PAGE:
If you could sum up our hero in one word, it would be "anticipation." This guy will do anything to find fulfillment in the form of seducing Madame Arnoux. Imagine spending twenty years just to get someone to say yes to a date. Frederick is constantly in preparation and ambition mode—so much so that he hardly ever slows down to appreciate life and all of the bourgeois luxuries he has. Or to crack a book, for that matter. After all, he is a law student, a fact that is easily forgotten given that he spends so much time listening to his friends debate "Destruction of Privilege, Monopoly, Hierarchy, Authority, the State."
After he meets Madame Arnoux, Frederick spends a lot of time in lala land. Everything seems to remind him of her. "Oh, look at the lamp post; she likes light. Oh, look at that woman; she's a woman, too. But that woman is not she. The cruelty of it all!" (Note: not a direct quotation.)
This book could just as well be titled Frederick's Frustrating Follies. He spends so much time in despair over the fact that Madame Arnoux doesn't love him, that he is not rich enough, that his friends debate politics too much—you name it. It's funny because the one person who is not standing in his way is Monsieur Arnoux. He's so busy partying and messing up his business that he doesn't seem to care that Frederick is chasing his wife. (Just accept that everyone has affairs here and move on.)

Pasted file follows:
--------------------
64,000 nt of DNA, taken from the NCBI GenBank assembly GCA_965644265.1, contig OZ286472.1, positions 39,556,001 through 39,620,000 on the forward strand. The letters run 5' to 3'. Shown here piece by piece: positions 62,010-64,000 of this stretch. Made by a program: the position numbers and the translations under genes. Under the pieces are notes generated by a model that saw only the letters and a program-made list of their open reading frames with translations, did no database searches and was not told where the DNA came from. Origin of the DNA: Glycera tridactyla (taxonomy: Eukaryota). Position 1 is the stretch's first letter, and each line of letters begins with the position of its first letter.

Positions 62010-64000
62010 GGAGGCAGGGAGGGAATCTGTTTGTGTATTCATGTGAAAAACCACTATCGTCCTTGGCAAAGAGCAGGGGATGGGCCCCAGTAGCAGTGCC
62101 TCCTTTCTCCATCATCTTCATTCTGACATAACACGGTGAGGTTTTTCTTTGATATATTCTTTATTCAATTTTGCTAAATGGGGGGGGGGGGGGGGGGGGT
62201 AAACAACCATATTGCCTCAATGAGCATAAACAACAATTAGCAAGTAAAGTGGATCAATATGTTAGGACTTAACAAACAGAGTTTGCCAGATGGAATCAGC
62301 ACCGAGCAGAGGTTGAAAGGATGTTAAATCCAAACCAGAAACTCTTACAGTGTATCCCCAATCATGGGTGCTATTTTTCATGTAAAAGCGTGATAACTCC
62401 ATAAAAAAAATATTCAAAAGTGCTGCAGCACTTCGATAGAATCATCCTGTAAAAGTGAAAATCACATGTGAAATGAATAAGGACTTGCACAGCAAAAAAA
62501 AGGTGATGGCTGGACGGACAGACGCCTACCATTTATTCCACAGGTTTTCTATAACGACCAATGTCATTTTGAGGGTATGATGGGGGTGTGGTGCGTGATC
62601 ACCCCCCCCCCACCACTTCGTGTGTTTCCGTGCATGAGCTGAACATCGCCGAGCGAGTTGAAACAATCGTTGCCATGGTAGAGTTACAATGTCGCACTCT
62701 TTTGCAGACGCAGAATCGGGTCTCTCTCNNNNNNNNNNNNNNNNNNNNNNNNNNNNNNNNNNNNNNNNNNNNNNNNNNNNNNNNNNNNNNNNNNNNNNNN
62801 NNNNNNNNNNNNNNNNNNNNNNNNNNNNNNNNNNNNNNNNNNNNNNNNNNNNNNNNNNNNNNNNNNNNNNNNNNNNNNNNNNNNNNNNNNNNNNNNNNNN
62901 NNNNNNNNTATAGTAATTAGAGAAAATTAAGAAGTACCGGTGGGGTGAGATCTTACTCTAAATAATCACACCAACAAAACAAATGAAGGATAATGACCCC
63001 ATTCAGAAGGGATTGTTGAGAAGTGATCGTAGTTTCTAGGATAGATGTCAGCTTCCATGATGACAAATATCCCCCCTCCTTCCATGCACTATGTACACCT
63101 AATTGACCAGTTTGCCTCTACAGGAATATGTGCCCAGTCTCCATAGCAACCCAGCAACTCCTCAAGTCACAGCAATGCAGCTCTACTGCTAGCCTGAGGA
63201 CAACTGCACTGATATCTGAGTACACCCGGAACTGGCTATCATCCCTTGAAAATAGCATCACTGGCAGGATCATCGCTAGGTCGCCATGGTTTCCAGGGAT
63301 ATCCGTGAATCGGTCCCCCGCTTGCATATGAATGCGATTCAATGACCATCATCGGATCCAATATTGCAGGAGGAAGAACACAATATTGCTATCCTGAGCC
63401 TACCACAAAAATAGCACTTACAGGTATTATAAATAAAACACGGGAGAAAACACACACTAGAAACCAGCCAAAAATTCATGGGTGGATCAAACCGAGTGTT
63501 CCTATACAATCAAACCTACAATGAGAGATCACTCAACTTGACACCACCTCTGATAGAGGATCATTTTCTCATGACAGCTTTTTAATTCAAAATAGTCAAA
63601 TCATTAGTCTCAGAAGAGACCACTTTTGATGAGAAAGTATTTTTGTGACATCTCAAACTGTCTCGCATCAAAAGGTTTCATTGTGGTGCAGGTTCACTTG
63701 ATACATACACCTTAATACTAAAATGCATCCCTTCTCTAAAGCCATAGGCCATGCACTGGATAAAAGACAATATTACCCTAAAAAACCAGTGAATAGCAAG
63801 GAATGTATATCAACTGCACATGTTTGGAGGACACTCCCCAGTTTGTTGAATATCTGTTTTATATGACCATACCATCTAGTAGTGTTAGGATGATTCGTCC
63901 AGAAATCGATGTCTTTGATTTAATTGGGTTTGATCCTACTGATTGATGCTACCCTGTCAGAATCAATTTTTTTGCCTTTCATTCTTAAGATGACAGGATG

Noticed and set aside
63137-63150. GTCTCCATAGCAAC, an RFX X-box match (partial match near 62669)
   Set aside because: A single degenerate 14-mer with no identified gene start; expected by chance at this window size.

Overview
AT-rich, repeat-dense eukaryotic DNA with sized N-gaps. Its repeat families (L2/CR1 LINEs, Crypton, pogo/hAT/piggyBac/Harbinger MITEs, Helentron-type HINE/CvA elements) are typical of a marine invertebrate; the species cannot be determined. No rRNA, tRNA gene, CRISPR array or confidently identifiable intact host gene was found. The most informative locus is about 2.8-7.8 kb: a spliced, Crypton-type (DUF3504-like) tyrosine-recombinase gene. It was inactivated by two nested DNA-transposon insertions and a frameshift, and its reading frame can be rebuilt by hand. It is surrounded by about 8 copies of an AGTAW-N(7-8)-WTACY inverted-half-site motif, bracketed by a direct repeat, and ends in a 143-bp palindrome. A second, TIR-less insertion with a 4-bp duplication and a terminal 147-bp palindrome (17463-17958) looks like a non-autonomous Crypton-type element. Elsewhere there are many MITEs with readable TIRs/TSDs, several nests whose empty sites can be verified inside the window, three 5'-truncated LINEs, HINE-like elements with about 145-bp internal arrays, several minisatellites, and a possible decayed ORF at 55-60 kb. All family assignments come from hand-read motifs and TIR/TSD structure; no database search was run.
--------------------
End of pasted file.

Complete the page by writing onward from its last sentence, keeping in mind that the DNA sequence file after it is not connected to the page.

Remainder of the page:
This phase plays out in a strange way in Sentimental Education because Frederick shares a brief romantic but strictly emotional bond with Madame Arnoux, and then it all goes south. He is in deep despair—a mood that is reflected in the revolutionary chaos playing out all around him in the streets of Paris. In response to the nightmare (though he does inherit a sweet fortune from his uncle), Frederick gets into all sorts of entanglements with other women (Louise Roque, Madame Dambreuse, and Rosanette). At one point, he's sort of engaged to two different women and has a third one pregnant. There's some serious juggling going on here.
The destruction happens to Paris—literally—but Frederick implodes in his own passive way, too. He responds by traveling. Ah, the life of the rich. Everything culminates when he gives up his one shot with Madame Arnoux and realizes that the best times of his life were at a brothel with his best friend, Deslauriers. Ick.